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Thursday, November 11, 2010

Manuscript Makeovers

A few blogs ago, I mentioned that I liked makeovers of any kind, more specifically, what I call "Manuscript Makeovers." This is a happy way of saying editing, because sometimes when people think of editing, it is unhappy thoughts that come to mind.

I actually enjoy manuscript makeovers for a number of reasons (which I won't get into here because the list might be rather lengthy and boring), but there is a certain order to all kinds of makeovers. For example, when making over a room, you may begin by clearing out all the furniture and stripping off old wallpaper, then come in with fresh paint and new or remodeled furnishings and decorations. You first clear out what isn't needed anymore, then add things you do want. When making over a face, it's similar (although you can't really peel off outdated skin without drastic measures), but you can begin with fresh, clean skin. Usually you apply the foundation first, hence the name foundation, then add other things like blush, eye makeup, and lipstick, all applied in a different way, in the hopes that the "after" will be better than the "before."

So when I makeover manuscripts, there is a certain order I take, which is this:

1. Plot-I go through the whole manuscript to make sure the plot is solid and moves well. (If it's non-fiction, I still go over the whole thing to make sure it's set up in an orderly fashion.) This I like to do first, because it's kind of like the foundation. And it includes chopping out and or livening the boring parts lest my audience falls asleep, or worse, the potential publisher falls asleep and therefore my hard work goes unpublished so that there will be no audience.

(These next few steps can be done in any order, and not necessarily at different times. Sometimes I'll go through looking for improvements in all these areas, making notes to the side, then go back and fix them all.)

2. Character-Are there any parts that need more character and voice? This is a must because character, in my opinion, is every bit as important as the plot. I try to add character throughout the story in the rough draft, but there can always be room for improvement. Are there any places that could use more emotion or feeling or inside-the-head comments or weird quirky things that make the character lovable? Are there any places that could use less of these things because it slows down the plot?

3. Show vs. Tell-I look for any parts where my mind starts to wander. (When I start thinking about doing the dishes or wondering what I have planned for dinner, it's usually a sign that the story has lost me. And usually when a story has lost me, it's because it's doing way too much telling and not enough showing.) Adding a little show in place of the telling does wonders for adding back spark, and then I'm engaged in the story.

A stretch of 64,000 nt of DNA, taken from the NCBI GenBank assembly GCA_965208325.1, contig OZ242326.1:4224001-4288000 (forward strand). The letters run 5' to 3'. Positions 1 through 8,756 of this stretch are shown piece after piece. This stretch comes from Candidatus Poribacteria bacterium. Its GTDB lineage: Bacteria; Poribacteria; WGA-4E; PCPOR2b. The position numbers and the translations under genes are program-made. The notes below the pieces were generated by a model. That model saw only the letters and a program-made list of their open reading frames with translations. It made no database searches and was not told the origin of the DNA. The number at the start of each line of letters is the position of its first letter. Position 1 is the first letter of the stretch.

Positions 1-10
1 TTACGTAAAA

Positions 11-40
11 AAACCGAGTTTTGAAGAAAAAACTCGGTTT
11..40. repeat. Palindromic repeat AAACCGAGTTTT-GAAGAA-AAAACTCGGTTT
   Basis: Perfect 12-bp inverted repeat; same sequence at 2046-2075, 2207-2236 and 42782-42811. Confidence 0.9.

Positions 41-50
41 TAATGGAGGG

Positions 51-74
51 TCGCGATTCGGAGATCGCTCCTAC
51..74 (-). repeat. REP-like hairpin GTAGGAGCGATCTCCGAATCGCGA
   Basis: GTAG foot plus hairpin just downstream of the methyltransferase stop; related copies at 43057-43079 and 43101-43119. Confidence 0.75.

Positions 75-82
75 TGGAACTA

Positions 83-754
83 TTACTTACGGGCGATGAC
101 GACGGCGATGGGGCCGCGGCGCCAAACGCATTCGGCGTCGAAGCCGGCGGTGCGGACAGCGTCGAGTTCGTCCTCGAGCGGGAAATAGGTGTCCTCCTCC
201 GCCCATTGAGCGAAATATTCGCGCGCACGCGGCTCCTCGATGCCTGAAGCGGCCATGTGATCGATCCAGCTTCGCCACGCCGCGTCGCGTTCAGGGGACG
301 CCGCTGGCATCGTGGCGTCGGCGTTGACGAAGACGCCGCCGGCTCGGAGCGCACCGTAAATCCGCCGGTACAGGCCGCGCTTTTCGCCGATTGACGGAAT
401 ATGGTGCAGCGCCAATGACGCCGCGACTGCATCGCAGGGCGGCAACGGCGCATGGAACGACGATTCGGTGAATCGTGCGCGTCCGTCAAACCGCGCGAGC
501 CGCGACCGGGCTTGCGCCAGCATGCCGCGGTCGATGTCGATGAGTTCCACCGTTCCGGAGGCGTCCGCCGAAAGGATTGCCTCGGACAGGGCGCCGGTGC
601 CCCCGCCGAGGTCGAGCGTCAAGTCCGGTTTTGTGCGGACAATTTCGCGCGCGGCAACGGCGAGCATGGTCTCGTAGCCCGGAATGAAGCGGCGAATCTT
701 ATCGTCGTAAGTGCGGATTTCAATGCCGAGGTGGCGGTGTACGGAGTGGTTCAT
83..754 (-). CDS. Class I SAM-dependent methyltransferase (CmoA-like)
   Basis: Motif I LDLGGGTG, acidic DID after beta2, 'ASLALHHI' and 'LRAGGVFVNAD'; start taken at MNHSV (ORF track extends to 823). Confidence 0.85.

4. Dialogue-This is so entwined with show vs. tell and character, but basically, I look to make sure the dialogue is natural. For example, "Charlie, I am so sad that our cat, Fluffy, got hit by a car. I am going to cry," Martha said sadly to her husband. This is kinda boring and uses the dialogue to explain the story. Vs. "Charlie! Come quick!" Martha ran to the street and scooped up Fluffy. He was bleeding and didn't appear to be breathing. "Oh, baby, don't die, please don't die!" This shows a lot more emotion, character, and you automatically know that Martha is probably sad or panicked without having to actually say it. (This example also shows how character, show vs. tell, and dialogue can be intertwined. You improve one, and it improves the others.)

After I've gone through the first four steps, then it's time to move on to more technical things like spelling, grammar, word choice, and word flow. These don't have to be done in any order, and I can take the manuscript and pencil in any mistakes or improvements in any of these areas and go back and fix them all.

After all that, I like to read through the whole thing again just to make sure there isn't anything I missed. (By this time, the entire thing is pretty well memorized, so perhaps saying that I like to read through the whole thing again is a misuse of words.) Plus, it's always nice to have someone else, or several someone elses, read through the manuscript carefully, because lots of times they can catch things I missed because my brain automatically sees the sentence as complete when really it's not, no matter how many times I read through it.

I have by no means perfected my process of manuscript makeovers, but it works for me by giving me some sense of order and by making it fun as well. If you would like to see an example of a manuscript makeover (which includes living examples of character, show vs. tell and dialogue,) click here.

3 comments:

Steve said...

Wonderful post!

Michael Knudsen said...

That's a good process. I too would rather work on a bad draft of a good story than the initial draft of a story I'm still unsure of. I really enjoy final revisions that put that final 10% improvement, making it shine.

Jillayne Clements said...

Thanks for your comments. And welcome to the blog.